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BY TIMOTHY A. SCHULER

Landscape architects can do more than talk about diversity—they can act.

FROM THE MAY 2020 ISSUE OF LANDSCAPE ARCHITECTURE MAGAZINE.

 

The high school students were pretending to be plants. They crouched in front of giant, wall-sized pieces of parachute cloth, china markers in hand, and slowly grew, black lines following suit. Recalling the movement of the prairie grasses just outside, they waved and swayed and curled in on themselves, a collective interpretive dance that evoked the native grasses and wildflowers that they had been studying all morning. Quickly a mass of black lines became a monochromatic prairie, a temporary mural inspired by the small patch of native grassland visible from the hallway window.

Leading the drawing exercise was Erin Wiersma, an artist and associate professor in the art department at Kansas State University. Wiersma is best known for her massive biochar “drawings,” which she makes by dragging huge sheets of paper across freshly burned prairie. The exercise at J.C. Harmon High School, located in the largely Hispanic Kansas City, Kansas, neighborhood of Argentine, was part of Grassland Interview, an interdisciplinary art and ethnography project created in collaboration with the landscape architect Katie Kingery-Page, ASLA, the associate dean of Kansas State’s College of Architecture, Planning, and Design. (more…)

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BY JONATHAN LERNER

Cornell students bring visions for climate adaptation down to the Hudson shore.

FROM THE MAY 2020 ISSUE OF LANDSCAPE ARCHITECTURE MAGAZINE.

 

The Hudson River is tidal, gaining a mean elevation of only two feet for 150-plus miles inland from the Atlantic. It is flanked, almost without interruption, by bluffs and cliffs. Most communities along it have only a slender strip of land at river level. Historically, industries and infrastructure were sited below, with more salubrious parts of towns built up the slopes. Most industry is gone. Communities want to reinvent their riverfronts, which means contending with the tides and storms of a changing climate. They’re getting help from Josh Cerra, ASLA, the director of graduate studies in the Department of Landscape Architecture at Cornell University. With collaboration from the New York State Department of Environmental Conservation’s Hudson River Estuary Program, he has been bringing community-based “Climate-Adaptive Design” studios to Hudson River towns.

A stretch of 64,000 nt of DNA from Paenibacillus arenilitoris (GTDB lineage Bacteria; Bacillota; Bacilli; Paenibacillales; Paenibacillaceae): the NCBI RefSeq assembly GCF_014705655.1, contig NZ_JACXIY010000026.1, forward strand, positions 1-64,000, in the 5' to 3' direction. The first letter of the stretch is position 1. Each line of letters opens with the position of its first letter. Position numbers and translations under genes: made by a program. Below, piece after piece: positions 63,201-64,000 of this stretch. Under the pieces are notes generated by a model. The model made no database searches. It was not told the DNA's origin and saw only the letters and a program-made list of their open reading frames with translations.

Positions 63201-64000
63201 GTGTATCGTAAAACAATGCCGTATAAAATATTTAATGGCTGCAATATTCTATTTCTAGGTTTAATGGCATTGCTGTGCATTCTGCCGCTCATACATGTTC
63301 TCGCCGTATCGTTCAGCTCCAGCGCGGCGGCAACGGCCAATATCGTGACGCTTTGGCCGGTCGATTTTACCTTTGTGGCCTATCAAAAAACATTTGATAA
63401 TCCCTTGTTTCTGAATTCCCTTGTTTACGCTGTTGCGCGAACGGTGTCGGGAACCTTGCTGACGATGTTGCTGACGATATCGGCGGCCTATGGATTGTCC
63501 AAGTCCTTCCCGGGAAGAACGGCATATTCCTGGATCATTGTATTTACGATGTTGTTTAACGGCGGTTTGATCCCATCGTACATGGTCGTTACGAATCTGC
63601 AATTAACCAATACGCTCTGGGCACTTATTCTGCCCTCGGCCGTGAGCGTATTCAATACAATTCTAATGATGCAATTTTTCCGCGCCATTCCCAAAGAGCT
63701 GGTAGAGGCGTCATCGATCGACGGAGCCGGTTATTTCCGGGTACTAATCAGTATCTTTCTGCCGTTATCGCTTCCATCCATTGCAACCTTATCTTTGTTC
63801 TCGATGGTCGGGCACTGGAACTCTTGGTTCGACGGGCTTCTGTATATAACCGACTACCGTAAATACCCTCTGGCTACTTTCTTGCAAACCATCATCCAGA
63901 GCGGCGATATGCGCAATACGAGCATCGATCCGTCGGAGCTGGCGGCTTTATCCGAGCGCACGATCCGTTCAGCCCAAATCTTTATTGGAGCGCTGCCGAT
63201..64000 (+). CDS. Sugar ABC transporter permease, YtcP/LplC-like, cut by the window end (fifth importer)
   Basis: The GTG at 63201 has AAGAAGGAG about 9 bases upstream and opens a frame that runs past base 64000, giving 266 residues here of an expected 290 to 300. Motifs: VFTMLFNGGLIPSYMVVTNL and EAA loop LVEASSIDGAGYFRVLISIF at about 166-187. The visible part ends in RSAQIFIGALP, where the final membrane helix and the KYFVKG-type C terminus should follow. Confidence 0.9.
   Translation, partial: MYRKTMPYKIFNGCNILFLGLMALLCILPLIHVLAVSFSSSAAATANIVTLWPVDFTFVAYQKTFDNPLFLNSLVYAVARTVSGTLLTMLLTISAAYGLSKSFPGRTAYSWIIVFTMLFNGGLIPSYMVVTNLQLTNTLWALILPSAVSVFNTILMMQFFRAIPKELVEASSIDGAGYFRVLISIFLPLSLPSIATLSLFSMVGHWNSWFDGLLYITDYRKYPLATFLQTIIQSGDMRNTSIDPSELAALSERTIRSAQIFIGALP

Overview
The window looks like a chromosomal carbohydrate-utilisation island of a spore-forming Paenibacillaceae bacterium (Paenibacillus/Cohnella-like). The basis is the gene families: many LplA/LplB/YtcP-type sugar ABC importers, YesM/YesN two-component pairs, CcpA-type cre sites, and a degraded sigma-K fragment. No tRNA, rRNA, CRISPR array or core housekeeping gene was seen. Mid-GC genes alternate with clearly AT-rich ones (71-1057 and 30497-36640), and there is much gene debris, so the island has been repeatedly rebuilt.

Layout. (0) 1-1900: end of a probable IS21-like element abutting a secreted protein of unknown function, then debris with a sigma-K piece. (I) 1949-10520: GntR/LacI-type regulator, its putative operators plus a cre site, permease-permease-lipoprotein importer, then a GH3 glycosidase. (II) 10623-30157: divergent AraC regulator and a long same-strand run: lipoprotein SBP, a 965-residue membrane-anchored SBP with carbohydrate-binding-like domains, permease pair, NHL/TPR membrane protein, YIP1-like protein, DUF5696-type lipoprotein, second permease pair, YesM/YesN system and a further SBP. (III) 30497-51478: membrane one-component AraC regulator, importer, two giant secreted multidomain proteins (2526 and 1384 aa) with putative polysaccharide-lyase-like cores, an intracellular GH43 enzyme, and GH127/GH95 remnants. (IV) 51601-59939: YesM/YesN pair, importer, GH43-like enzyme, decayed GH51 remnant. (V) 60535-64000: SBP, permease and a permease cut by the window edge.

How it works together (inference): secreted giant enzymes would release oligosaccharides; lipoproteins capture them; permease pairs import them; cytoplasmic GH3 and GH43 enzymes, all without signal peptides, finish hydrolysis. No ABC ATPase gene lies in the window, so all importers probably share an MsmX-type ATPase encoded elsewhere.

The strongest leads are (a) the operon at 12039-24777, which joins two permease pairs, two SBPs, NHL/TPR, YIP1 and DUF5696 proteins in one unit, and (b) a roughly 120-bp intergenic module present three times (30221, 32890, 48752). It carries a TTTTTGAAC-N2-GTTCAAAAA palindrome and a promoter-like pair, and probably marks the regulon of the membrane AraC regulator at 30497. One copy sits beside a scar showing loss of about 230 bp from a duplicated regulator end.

The studio has obvious pedagogical value. Students learn site research and engagement skills, and to imbue design with climate science. Meanwhile, it lets Cerra pursue an interest in applied education and cross-disciplinary experiences. In developing their concepts, his students get “consultants”—other students, from Cornell’s Department of Biological and Environmental Engineering. To assess the studio’s benefits, Cerra is collaborating with a Cornell researcher who studies behaviors and conservation management. Their inquiries, he says, include “how working with engineers or other technical partners may enhance learning innovation” for landscape architects. And then there is the studio’s value to the towns, which are gifted with provocative visions for their futures. (more…)